After-market sales of hardware, software, accessories and services are huge.

There is no dual inventory and support structure to maintain.

This why the geek goes into cardiac arrest when anyone mentions "secure booting."

The only leverage he has to drive adoption of Linux is affordable commodity PC hardware.

Reply Parent Score: 1

unclefester Member since:
2007-01-13

The "free' Windows software is an illusion. Every few years the Windows PC owner must buy new hardware to run the latest version. Don't forget the new versions of Office, McAfee, Norton, Nero etc which are also purchased by most users.

My 5yo home built PC still runs Ubuntu 11.04 as well as it ran Ubuntu 6.10 back in 2006. I haven't spent a cent on software and have only replaced a hard drive and PSU (which was over 10 years old). It will probably still easily meet the minimum hardware requirements for Linux for another 10-15 years.

Reply Parent Score: 3

RE[2]: Comment by Gone fishing
by JAlexoid on Mon 7th Nov 2011 11:03 in reply to "RE: Comment by Gone fishing"
JAlexoid Member since:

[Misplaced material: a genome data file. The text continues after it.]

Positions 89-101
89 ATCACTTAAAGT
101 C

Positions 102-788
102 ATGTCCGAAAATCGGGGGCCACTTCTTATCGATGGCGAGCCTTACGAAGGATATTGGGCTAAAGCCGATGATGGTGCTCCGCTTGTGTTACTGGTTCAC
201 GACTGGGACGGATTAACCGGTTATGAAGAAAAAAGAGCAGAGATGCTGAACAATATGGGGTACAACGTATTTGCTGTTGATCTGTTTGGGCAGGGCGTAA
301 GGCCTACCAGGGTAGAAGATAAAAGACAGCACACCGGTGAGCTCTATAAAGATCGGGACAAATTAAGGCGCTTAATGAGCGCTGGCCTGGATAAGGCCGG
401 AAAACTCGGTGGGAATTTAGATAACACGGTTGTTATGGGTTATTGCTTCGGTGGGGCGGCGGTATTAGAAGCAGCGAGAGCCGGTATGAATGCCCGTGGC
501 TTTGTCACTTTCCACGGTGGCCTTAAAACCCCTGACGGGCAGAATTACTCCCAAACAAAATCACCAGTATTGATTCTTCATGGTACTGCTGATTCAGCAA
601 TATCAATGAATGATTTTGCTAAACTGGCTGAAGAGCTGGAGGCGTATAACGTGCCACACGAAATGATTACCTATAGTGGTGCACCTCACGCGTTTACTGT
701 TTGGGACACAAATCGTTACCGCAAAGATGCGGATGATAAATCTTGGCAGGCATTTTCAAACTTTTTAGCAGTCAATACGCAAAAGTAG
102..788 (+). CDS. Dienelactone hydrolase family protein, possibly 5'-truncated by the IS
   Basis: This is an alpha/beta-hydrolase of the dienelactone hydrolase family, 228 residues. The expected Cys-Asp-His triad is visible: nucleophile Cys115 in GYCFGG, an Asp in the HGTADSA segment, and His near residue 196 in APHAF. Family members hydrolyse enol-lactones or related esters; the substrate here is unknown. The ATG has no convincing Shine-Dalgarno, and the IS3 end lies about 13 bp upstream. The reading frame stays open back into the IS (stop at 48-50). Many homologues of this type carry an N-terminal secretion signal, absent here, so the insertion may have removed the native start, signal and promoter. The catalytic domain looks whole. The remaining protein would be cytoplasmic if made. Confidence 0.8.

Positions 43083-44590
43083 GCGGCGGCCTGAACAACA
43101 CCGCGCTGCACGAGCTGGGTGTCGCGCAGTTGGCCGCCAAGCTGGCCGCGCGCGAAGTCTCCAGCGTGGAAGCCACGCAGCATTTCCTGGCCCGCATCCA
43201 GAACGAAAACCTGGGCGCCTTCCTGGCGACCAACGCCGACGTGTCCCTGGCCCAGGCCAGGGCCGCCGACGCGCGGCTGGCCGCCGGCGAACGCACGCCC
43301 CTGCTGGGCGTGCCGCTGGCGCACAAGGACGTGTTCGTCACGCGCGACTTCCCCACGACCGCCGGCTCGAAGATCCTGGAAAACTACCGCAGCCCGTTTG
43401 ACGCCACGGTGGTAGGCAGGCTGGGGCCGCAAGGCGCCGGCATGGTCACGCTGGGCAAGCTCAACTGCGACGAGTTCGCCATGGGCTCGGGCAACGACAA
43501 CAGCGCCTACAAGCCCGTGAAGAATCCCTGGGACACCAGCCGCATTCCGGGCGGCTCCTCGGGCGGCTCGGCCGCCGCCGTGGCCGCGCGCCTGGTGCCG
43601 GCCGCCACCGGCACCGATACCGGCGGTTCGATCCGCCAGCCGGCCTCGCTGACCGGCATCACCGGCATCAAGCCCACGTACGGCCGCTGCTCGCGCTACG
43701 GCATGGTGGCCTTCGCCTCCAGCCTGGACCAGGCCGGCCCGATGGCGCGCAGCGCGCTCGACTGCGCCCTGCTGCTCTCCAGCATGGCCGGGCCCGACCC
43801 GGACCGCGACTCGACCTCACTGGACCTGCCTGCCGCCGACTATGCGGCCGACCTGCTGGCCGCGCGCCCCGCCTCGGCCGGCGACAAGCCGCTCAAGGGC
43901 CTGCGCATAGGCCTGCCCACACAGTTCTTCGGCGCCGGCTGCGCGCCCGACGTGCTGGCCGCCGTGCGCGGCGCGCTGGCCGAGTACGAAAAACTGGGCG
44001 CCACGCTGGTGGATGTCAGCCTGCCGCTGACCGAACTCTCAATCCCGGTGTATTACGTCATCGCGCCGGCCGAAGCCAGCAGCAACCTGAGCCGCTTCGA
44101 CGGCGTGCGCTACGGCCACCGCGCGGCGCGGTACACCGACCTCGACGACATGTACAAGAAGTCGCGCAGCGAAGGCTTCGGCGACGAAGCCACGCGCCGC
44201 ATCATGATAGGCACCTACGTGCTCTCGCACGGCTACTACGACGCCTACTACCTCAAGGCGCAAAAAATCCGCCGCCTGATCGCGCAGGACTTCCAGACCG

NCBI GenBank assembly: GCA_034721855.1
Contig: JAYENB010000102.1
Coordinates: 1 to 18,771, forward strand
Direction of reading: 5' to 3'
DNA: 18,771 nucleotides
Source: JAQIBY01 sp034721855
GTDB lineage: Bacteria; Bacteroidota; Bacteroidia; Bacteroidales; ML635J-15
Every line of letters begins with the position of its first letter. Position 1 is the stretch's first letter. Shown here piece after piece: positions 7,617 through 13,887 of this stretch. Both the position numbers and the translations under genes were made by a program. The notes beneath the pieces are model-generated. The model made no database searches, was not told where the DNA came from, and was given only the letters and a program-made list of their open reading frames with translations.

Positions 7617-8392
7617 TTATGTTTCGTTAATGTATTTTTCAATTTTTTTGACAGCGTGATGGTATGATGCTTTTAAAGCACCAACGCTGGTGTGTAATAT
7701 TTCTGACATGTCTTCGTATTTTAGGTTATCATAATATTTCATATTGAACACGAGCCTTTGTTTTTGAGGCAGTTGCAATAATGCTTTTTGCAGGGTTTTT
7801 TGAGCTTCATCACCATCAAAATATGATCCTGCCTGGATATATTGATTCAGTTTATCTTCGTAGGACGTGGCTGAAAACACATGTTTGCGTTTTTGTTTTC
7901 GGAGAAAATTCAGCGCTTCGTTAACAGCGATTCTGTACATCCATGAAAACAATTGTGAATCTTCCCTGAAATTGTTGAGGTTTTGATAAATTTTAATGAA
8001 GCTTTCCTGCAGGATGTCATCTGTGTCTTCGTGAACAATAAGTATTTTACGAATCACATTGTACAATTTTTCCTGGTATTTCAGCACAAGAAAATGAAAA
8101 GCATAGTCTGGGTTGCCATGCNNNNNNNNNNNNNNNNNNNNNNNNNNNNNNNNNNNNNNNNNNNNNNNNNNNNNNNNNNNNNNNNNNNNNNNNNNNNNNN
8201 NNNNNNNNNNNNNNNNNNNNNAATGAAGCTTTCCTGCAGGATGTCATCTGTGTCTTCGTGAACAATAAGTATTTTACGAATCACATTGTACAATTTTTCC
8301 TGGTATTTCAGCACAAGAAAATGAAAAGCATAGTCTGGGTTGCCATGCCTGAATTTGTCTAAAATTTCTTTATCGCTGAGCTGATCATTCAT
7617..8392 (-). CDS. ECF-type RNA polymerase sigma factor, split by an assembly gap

2009-05-19

A $1000 machine is a mass-market price? What are you smoking there? It's either premium or overpowered.

Reply Parent Score: 3

RE: Comment by Gone fishing
by ggeldenhuys on Sun 6th Nov 2011 21:52 in reply to "Comment by Gone fishing"
ggeldenhuys Member since:
2006-11-13

Mozilla, VNC, Skype, Google World, and the GIMP etc being applications that are found in Windows makes the transition easier.

The transatition might be easier, as long as they don't expect the same performance and features. Mozilla crippled under Linux compared to Windows. Skype crippled under Linux compared to Windows etc. etc.

Giving up MS Office, Nero etc for Open-source equivalents does not.

You do know Nero Linux existed for many years so far. I have bought v3 & upgraded to v4 when it came out. It's my CD/DVD writing software of choice under Linux. BUT, it doesn't come close to the functionality of the Windows version! :-(

Reply Parent Score: 3